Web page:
darlin' movie header image

Darlin’ (2019) Horror Movie Review

Darlin’ (2019) bites likes its protagonist, but only occasionally. A vast majority of the film is just a horrendous mess.

You can call call it a hunch, but when an easily forgettable horror movie gets a sequel almost 10 years after its premiere, it raises a flag. But the adaptation of Jack Ketchum’s novel is clearly Polyanna McIntosh’s passion project. McIntosh, who also plays the film’s antagonist, reprised it for the third time already in Darlin’ (2019), following The Offspring (2009) and The Woman (2011).

But if you haven’t heard of neither of the latter two, worry no more – Darlin’ (2019) is pretty understandable without its previous chapter.

images from darlin' (2019) by cultural hater

What is Darlin’ (2019) about?

In short, Darlin’ (2019) follows a ginger-hair, nameless girl (Lauryn Canny) who walks into a hospital one night. Naked to her feet, she acts strangely, as if she’s been raised out in the wilderness. After a health check is conducted, the girl is sent to a shelter run by the Catholic Church. Headmaster of the facility – called The Bishop (Bryan Batt) – sees the girl’s sudden appearance as a miracle, for he is in a major financial problem. As the mystery unfolds, it becomes clear that the girl keeps a grim secret.

McIntosh had an interesting concept on her plate in Darlin’ (2019)

There’s a strange coming-of-age story at play in Darlin’ (2019), mixed with a reflection on why the society is wilder than the wilderness itself. Furthermore, through the appalling character of The Bishop (clever, slightly over-the-top performance of Bryan Batt), McIntosh establishes the film’s conflict. What if the wilderness was actually better for Darlin?

This isn’t, sadly, what mainly attracts attention of McIntosh, because Darlin’ (2019) is technically a horror, and therefore steers far from drama. Sure, McIntosh underlines the dirty secrets of The Bishop, and even spends plenty of time digging in that area. But while The Bishop’s sleazy business is hinted to, the director dedicates more time to Darlin and her off-putting, wayfaring family member, The Woman.

The Woman and Darlin are two separate storylines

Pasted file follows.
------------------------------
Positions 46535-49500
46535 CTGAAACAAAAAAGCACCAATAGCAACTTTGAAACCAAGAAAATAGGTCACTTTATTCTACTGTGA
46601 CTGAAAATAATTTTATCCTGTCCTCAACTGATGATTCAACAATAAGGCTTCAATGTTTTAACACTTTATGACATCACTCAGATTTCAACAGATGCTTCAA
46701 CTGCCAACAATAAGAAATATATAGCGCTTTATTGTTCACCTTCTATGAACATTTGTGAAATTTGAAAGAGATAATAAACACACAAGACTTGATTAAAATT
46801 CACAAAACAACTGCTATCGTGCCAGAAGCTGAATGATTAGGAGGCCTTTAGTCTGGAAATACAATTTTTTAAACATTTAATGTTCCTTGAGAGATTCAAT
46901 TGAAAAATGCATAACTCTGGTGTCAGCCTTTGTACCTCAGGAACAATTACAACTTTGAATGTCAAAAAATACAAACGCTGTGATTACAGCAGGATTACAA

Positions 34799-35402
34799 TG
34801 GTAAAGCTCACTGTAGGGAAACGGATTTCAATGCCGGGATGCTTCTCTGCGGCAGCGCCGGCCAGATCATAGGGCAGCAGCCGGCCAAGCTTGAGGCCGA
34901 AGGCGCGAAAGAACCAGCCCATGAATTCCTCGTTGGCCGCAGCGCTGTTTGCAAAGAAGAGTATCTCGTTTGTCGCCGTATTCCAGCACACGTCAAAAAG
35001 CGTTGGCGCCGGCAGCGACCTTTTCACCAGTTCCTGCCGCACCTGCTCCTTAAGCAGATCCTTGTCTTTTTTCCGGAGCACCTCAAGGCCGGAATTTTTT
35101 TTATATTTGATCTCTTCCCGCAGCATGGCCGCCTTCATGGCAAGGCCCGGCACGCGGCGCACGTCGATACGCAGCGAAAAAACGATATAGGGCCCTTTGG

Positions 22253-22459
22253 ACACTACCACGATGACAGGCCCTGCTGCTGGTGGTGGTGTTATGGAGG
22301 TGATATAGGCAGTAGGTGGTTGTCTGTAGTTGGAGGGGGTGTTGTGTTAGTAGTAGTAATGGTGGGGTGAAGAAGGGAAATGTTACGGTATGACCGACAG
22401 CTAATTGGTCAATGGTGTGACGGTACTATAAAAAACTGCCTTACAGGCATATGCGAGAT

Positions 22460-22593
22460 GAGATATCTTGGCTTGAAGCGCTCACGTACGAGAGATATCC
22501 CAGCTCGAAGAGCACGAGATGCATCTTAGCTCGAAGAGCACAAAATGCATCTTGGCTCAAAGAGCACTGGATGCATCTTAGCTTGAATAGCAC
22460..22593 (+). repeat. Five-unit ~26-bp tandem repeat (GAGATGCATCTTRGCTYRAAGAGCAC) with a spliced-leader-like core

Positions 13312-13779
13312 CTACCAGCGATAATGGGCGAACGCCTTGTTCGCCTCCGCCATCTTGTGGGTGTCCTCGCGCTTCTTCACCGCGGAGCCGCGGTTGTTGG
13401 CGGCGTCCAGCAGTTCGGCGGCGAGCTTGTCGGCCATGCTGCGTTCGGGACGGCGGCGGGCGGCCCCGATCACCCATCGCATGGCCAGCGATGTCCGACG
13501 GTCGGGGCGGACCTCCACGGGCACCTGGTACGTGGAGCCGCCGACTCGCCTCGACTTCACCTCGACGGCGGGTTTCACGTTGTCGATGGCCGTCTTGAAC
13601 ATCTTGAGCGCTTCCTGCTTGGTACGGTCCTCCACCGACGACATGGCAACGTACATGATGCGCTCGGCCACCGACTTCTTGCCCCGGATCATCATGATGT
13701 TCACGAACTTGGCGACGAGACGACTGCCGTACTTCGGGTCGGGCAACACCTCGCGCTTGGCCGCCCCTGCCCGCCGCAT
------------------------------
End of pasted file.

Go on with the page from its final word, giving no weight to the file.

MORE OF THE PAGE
The Woman, played by Polyanna McIntosh herself, strays around, looking for Darlin after the girl leaves the hospital. But her main purpose in the narrative remains unclear. Every second scene belongs to that dark character, and her subplot finds a truly preposterous turn when she joins a feminist, homeless gang.

Darlin is also dangerously close to a caricature. Lauryn Canny’s transformation is confidently acted. The actress ranges from animalistic growls to an angelic look almost effortlessly. However, McIntosh’s tonally blind, and it is mostly echoed in how we perceive Canny’s conflicting nature. At times, her coming-of-age drama works, especially when the camera gets intimate. But, as already highlighted in this review, McIntosh strives to make Darlin’ (2019) scary. And so Canny thrusts, and crawls, and bites, all of which tends to look more cheesy than frightening. Like a bouncing ball, the narrative too jumps from coming-of-age drama to horror and an awkward comedy too.

polyanna mcintosh, lauryn canny and Cooper Andrews in darlin' (2019)

The budget constraint didn’t help Darlin’ (2019) either. Polyanna McIntosh counted every penny, which is revealed in simplistic interiors, and very little special effects. That wouldn’t be any problem though, if not for the huge tonal disparities. Plenty of horror films make it work despite three zeros in the disposable budget. In the case of Darlin’ (2019), these constraints deprive the movie of its credibility and mood.

I understand that Darlin’ (2019) guarantees continuity in McIntosh’s passion project. She clearly loves this tiny universe, where a dark-haired wrath sprays havoc, while her ginger-hair sister (I’m still confused about the relationships) tries to adapt to a “new” world. Whatever’s planned for Darlin, and The Woman though, I’m not too sure about embarking on their journey once more.

Darlin’ (2019) – Culturally Loved or Hated?

With its tone being all over the place, Polyanna McIntosh’s film misplaces its focus and delivers an uneven, if not occasionally entertaining pulp.

Darlin’ (2019)

Hate Grade: 6.5/10

Director: Polyanna McIntosh

Writer: Jack Ketchum, Polyanna McIntosh

Starring: Cooper Andrews, Polyanna McIntosh, Lauryn Canny

Cinematography: Halyna Hutchins

Available on: HBO Go

If you liked Darlin’ (2019), you should check out too:

  • The Woman (2011) & The Offspring (2009) – two previous entries in the story, including Polyanna McIntosh’s turn as The Woman
  • Devil’s Due (2014) – a horror movie about the devil’s child, with a creepy atmosphere that often feels similarly odd as Darlin’ (2019),
  • Zombi Child (2019) – the film also mixes coming-of-age drama set in a girls-only facility with horror elements

Share your thoughts

This site uses Akismet to reduce spam. Learn how your comment data is processed.